L.A. Unified and seven other California school districts on Tuesday won relief from some strict and costly provisions of federal education law.
They are the first school systems in the country to receive, on their own, a waiver from the No Child Left Behind law. Previously, federal officials had only granted exceptions to states, when they met conditions for applying. California had sought a waiver and was turned down; the eight districts formed a group to seek relief on their own.
Besides Los Angeles, the school districts are Long Beach, Santa Ana, Fresno, Oakland, Sacramento, San Francisco and Sanger.
One key condition is that the school districts must evaluate teachers based on student academic growth, which typically means standardized test scores.
U.S. Secretary of Education Arne Duncan, who announced the waiver in a telephone call with reporters, preferred to focus on other elements of the plan, notably that more students will be included in measuring the success of a school.
For example, under current state rules, the performance of black students, as a group, only is considered if there are more than 100 African American students at a school. (That number is 50 for small schools.) So those black students could be doing poorly and it wouldn’t matter in terms of a school’s rating. Now, the performance of these students will count if there are as few as 20 in a school.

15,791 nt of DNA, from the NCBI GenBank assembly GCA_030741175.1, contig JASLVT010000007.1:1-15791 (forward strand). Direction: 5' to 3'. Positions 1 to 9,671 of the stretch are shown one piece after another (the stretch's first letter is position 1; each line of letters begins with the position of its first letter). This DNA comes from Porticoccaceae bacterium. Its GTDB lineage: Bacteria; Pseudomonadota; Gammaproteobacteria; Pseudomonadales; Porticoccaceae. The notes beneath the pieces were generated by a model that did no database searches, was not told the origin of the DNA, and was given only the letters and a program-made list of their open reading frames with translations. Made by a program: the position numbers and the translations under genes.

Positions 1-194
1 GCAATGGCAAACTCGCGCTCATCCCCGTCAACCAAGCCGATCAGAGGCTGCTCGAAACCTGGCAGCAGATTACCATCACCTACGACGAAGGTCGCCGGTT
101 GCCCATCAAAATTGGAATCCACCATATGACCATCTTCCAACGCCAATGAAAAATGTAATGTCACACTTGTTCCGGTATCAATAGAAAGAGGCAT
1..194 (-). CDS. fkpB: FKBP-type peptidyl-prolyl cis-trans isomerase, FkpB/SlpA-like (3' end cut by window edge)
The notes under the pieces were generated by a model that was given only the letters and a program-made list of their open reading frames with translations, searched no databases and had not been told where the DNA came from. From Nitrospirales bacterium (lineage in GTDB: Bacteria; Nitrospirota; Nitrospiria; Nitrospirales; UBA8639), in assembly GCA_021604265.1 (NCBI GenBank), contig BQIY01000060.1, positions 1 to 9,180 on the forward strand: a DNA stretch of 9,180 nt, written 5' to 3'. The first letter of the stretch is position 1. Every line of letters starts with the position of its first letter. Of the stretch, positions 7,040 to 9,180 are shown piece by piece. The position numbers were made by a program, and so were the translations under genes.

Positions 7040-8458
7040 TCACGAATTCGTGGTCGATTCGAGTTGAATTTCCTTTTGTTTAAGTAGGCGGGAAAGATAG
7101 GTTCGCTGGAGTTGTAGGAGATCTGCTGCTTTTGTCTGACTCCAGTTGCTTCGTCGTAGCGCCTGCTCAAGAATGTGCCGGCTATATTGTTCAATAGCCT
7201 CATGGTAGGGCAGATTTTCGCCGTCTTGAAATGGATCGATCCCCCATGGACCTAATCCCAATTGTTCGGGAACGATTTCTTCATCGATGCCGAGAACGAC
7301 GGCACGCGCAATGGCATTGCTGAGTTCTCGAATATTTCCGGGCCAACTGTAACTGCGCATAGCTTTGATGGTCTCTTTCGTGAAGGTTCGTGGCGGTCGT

This new rule also will apply to Latinos, low-income students, those learning English and disabled students. In all, the performance of 150,000 students in these groups will count for the first time.
The eight districts enroll a total of more than one million students.
Duncan said this change means that the progress of such students will no longer be “invisible.”
In addition, to determine how well schools are doing, other such factors as graduation rates and student and parent surveys would be incorporated.
The No Child Left Behind law, enacted under former President George W. Bush, was intended as an accountability system that would lead to nearly all students being “proficient” in English and math by 2014. It forced states to pay more attention to student achievement, especially as measured by standardized tests. But critics say it also has resulted in nearly all schools being judged as “failing” for not meeting nearly impossible improvement targets.
Teacher unions in these districts opposed the waiver process, in large measure over concerns about the use of student test scores in teacher evaluations.
“This top-down move that excluded teacher input is absurd, counterproductive and divisive,” said Dean E. Vogel, president of the California Teachers Assn.
Some state officials, including state Supt. of Public Instruction Tom Torlakson, have expressed concern about some school districts falling under different rules than others.
“All California schools deserve relief from the unworkable mandates of No Child Left Behind, so it’s noteworthy that a few districts have — temporarily at least — managed to navigate the complex waiver requirements imposed by the [Obama] Administration,” Torlakson said in a statement.